The Buckeyes, who were missing key contributors in their Sugar Bowl defeat of Clemson in their national semifinal, could be without a position group if the game is played as scheduled on Jan. 11, according to multiple reports. The playoff committee announced last week a Jan. 18 makeup date if the game in Miami Gardens, Florida, is unable to be played on time.
Ohio State has been dealing with coronavirus issues since November when its game against Illinois was canceled after multiple positives within the program, including coach Ryan Day.
– Erick Smith
Hospital quickly vaccinates 850 people after freezer fails
A hospital in Northern California quickly vaccinated 850 people after a freezer that was holding the Moderna COVID-19 vaccines failed, prompting officials to do an emergency distribution of the vaccines before they spoiled.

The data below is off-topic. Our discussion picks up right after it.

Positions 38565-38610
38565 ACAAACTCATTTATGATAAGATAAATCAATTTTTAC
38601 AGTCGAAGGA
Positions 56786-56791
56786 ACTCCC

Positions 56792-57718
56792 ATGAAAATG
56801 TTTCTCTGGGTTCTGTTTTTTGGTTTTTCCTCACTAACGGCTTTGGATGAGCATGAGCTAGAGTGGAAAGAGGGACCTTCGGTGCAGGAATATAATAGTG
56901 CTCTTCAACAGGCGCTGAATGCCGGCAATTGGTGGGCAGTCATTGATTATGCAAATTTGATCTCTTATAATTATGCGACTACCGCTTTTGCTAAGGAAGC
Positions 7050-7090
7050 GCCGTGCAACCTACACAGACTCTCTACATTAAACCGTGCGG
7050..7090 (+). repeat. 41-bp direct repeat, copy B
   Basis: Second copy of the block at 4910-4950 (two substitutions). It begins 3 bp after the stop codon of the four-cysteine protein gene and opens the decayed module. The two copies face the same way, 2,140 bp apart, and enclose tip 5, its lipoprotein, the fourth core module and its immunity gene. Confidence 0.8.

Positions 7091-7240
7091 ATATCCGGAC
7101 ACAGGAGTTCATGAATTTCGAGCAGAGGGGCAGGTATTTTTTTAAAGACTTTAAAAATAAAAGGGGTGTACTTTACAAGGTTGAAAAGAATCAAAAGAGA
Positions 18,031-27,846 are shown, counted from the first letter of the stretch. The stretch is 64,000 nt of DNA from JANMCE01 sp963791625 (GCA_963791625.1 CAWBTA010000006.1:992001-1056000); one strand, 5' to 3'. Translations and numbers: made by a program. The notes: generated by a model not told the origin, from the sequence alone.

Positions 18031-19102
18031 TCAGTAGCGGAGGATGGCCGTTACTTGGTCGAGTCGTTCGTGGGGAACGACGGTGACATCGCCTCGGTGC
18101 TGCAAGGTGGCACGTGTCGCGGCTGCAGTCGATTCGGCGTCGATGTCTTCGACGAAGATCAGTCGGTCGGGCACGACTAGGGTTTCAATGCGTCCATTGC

An outage Monday left the refrigerator at the Adventist Health Ukiah Valley Medical Center in Mendocino County without power. By the time hospital officials realized the freezer had malfunctioned, they had 2.5 hours to distribute the vaccines, which have a shelf life of 12 hours at room temperature, Cici Winiger, Adventist Health spokeswoman, told the Ukiah Daily Journal.
The hospital sent 200 doses to Mendocino County Public Health that were dispensed to county workers, including sheriff’s deputies and jail staff. Jail inmates also received the vaccine, Winiger said.
– The Associated Press
Grammys postpone awards show over COVID-19 concerns
The Grammy Awards have been postponed. Music’s biggest awards show, which was originally scheduled for Jan. 31 in Los Angeles, will no longer take place this month due to rising COVID-19 cases in California. The Recording Academy is now aiming to hold a new ceremony in March.